It hurts even more when the State Government ignores basic maintenaince and simple upgrades which benefit public transport commuters. Melbourne’s inner middle northern suburbs residents are calling out for existing station car parks to be resurfaced, at the cost of several thousand dollars, to avoid injuries such as broken ankles sustained from potholes in the gravel carpark surface.
On surfacing the Merlynston Station car park, local Pascoe Vale MP Christine Campbell moved in State Parliament, “That this House condemns the Minister for Roads for stating on 4 February 2013 that the sealing of the car park at Merlynston Station is not currently a priority, despite having advised the House on 11 December 2012 of the need to improve a number of such car parks.”
She followed this with another motion urging the Minister for Roads to inspect the car park in person: “That this House calls on the Minister for Roads to see if his opinion on the need to repair Merlynston Station car park would remain unchanged if he were to attend the site and witness a woman dressed for work breaking her ankle in a pothole on the way to work.”
Many people who live in Fawkner or further afield drive to Fawkner or Merlynston Stations which are in Zone 1 for public transport fares. It is high time that zone 1 for all fares is extended to all of Moreland, which would then include Gowrie Station, plus changing inconsistent fare zoning for bus routes in Moreland’s northern suburbs. Station Car parks like at Merlynston Station should be properly surfaced for the commuters that use these stations.
Similarly upgrading busy railway crossings like the one at Glenroy – listed as one of the ten worst in Melbourne – has been again ignored.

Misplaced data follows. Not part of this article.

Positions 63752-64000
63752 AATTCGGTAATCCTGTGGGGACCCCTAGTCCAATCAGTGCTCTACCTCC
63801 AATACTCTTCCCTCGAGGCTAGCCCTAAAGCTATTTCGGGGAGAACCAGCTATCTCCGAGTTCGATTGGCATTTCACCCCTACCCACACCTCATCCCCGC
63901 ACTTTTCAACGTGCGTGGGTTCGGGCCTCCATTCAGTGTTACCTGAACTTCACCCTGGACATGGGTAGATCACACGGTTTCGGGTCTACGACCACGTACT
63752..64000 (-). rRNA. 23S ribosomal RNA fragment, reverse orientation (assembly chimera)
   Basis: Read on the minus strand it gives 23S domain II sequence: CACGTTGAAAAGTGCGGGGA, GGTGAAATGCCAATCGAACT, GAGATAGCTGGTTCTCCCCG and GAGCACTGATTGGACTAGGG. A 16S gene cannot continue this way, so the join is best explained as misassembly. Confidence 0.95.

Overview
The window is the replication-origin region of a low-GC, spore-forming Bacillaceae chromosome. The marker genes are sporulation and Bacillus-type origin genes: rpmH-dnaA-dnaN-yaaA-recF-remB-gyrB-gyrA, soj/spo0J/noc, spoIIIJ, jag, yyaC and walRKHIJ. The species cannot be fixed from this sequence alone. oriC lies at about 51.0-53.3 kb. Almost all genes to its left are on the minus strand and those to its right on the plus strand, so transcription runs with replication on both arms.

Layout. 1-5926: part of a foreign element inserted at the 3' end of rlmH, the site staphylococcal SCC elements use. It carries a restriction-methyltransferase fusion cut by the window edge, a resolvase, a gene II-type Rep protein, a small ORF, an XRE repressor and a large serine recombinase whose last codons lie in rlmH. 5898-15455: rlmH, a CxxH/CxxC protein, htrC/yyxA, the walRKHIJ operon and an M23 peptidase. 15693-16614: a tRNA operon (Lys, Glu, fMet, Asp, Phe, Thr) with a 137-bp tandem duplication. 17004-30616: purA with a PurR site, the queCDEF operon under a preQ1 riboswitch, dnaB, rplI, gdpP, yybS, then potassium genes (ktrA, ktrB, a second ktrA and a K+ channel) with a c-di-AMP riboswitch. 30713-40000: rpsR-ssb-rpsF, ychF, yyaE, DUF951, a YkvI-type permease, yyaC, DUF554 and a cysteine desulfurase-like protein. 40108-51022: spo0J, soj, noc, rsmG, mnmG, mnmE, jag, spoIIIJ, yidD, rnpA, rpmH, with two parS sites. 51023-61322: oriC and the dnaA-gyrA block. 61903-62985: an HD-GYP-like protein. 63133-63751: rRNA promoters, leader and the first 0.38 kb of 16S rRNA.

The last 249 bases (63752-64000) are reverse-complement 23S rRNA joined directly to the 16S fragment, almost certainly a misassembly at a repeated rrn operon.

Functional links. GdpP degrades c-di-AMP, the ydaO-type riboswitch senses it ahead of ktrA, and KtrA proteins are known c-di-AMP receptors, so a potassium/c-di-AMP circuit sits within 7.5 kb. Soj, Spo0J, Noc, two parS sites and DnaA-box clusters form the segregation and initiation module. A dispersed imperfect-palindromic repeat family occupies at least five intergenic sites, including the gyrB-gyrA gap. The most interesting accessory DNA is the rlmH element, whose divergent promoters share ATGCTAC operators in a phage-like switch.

Local Pascoe Vale MP Christine Campbell moved a motion in April 2013 in State Parliament in relation to the upgrade of the Glenroy Railway Crossing “That this House notes increased traffic congestion around the Glenroy Railway Crossing, currently sitting at number 10 on the Department of Transport’s priority rail crossing upgrade list, and calls on the Government to commit to reassessing that crossing in the priority list.”
Instead, the Napthine Government has seen fit in the State budget handed down this week to fund the East West link which will cost billions of dollars. If they can allocate hundreds of million dollars to a new project, then surely they can pay for the upgrade of station carparks at a very small fraction of the cost, and undertake upgrading some of Melbourne’s worst existing rail crossings.
Tony Morton from the Public Transport User’s Association says the money could have been better spent. “What we really are not seeing though is any kind of city shaping public transport project in the suburbs,” he said.
Mark Wakeham from Environment Victoria also commented on the State’s environmental budgeting priorities: “Environment, it would have to be a fail mark, they’ve failed to address climate change, they’ve failed to clean up our energy supply,” he said.
In further comments Mark Wakeham slammed the Napthine Government’s first budget on environmental grounds:
“If you’re in the business of coal mining, road building or port dredging this budget is for you. If however, you are like most Victorians and concerned about the environment and the future we are leaving for our kids this budget lets you down.”